Getting to the Art of the Matter

I went to hear the Kitchener-Waterloo Symphony last night. Beethoven’s “Pastorale,” “Violin Concerto in D Minor,” and Missy Mazzoli’s “Violent, Violent Sea” were on tap. Before going in I had opportunity to pop in to the adjacent KW Art Gallery, which had among other things, a display involving the art of Soheila Esfahani and Brendan Tang. This was altogether fascinating. I first saw a lovely group of images (ink jet printings) that were all in blue: inviting depictions of children and parents swimming in warm blue water: a cerulean circle framed by soft white. As I turned the corner, there was a stack of wooden pallets. As I got closer, I could see they were decorated with gorgeous burned wood etching in a Middle Eastern style. Stacked together, and viewed from afar, they looked like an epic stele. When I went around to the back of the stack come stele, each pallet had an email address stenciled on it! A stellar stele.

Coming around the next corner, I saw something rather hard to describe; perhaps I could liken it to the conjugal results of Chinese vases meeting Toy Story characters. Perplexed, I paused, and then moved on to another group of paintings from the first series, and suddenly it struck me: the swimming pictures were actually paintings of fine blue china, in which the careful rimmed designs on plate’s edge slowly become water, and then ripples, and then waves, and finally swimmers. Brendan Tang worked a marvel with this image. He reminded me of something I too often forget: art is a mystery.

Art inscribes life with surprise: it changes the way we look at things. Seeing the china vases enabled me to see the china plates come swimming pools, and seeing the china plates made new enables me to see the world new, in a different fashion; to hear new, with different accents and new possibilities. I suspect I heard the “Pastorale,” and I most certainly heard Mazzoli’s gorgeous “Violent, Violent Sea” differently because of Tang.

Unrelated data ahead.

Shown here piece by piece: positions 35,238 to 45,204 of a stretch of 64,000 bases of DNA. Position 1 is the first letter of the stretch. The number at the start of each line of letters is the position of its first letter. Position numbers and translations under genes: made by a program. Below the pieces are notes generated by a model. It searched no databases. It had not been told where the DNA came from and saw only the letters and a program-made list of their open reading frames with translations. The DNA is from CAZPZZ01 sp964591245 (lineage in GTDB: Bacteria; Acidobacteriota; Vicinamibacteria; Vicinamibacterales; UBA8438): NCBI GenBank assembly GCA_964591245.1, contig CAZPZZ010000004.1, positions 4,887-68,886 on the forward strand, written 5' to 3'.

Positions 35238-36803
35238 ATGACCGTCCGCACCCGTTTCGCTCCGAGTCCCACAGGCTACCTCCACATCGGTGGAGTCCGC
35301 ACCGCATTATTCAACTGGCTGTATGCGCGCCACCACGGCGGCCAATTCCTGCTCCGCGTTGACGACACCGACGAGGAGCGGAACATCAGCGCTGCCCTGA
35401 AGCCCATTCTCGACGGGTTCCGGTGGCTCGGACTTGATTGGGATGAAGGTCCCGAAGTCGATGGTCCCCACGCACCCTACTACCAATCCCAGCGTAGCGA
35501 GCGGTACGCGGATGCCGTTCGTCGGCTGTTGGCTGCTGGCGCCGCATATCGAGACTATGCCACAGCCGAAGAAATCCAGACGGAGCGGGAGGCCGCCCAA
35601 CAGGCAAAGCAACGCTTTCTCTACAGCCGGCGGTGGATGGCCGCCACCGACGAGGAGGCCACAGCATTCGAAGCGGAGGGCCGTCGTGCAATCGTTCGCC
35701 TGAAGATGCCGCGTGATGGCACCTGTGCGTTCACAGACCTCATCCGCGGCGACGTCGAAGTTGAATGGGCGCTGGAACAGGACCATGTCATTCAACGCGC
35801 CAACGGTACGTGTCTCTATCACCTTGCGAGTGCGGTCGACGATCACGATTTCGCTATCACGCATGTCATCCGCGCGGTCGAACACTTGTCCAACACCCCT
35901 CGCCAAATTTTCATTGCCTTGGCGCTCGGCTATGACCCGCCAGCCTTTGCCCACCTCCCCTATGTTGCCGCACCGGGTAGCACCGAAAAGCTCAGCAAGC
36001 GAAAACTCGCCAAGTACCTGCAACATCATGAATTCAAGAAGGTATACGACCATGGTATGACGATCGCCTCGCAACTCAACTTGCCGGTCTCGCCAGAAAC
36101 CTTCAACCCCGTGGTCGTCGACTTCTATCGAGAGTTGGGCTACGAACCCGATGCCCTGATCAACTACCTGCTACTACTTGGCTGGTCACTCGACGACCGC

Whatever your art, know that it matters: poets parse possibilities we otherwise do not know; novelists give us novel ways to wind our way through the world; singers stretch our sense of sound’s beauty; architects arrange new ways to live together; sculptors describe and query our relationship to solidity and certainty, inviting us to imagine new futures. Our art matters no matter what sort it is. It expresses our path of self-discovery, and enables and enobles our self-emergence – even if we don’t share it with others. Art matters because our art expresses the mystery we are, and so honors the Source of mystery, imagination, and adventure.


8 thoughts on “Getting to the Art of the Matter

  1. diannegray says:

    This artwork sounds magnificent, Allen. It really does give one a different (and appreciative) perspective on life 😉

  2. agjorgenson says:

    Thanks for commenting! Yes, it really was quite lovely, and the fortuitous nature of the encounter made it that much more a delight.

  3. Any possibility of printing this column on a posterboard and putting it at the entrance to the WLS chapel for “What’s in a Veil”? I think it would be wonderfully appropriate.

  4. agjorgenson says:

    Sure, I think I should be able to manage that.

  5. jannatwrites says:

    Art can be mysterious glimpses into the artist’s psyche. Reaction is always subjective. I’m glad you were able to appreciate the unusual art that evening.

  6. agjorgenson says:

    Yes, I agree that art gives mysterious glimpses into the artist’s psyche: sometimes even for the artist!

  7. shoreacres says:

    You “missed” photographers in your list of artists, so I’ll add them, and this quotation from Dorothea Lange: “The camera is an instrument that teaches people to see without a camera.”

    My favorite metaphor for the creative process is the kaleidoscope. The bits of reality are there, but it’s the willingness to twist the tube that rearranges them in new and interesting ways.

  8. agjorgenson says:

    Thanks for the addition! What a great quotation. I find good photography to be so very demanding for the very reason noted by Lange.

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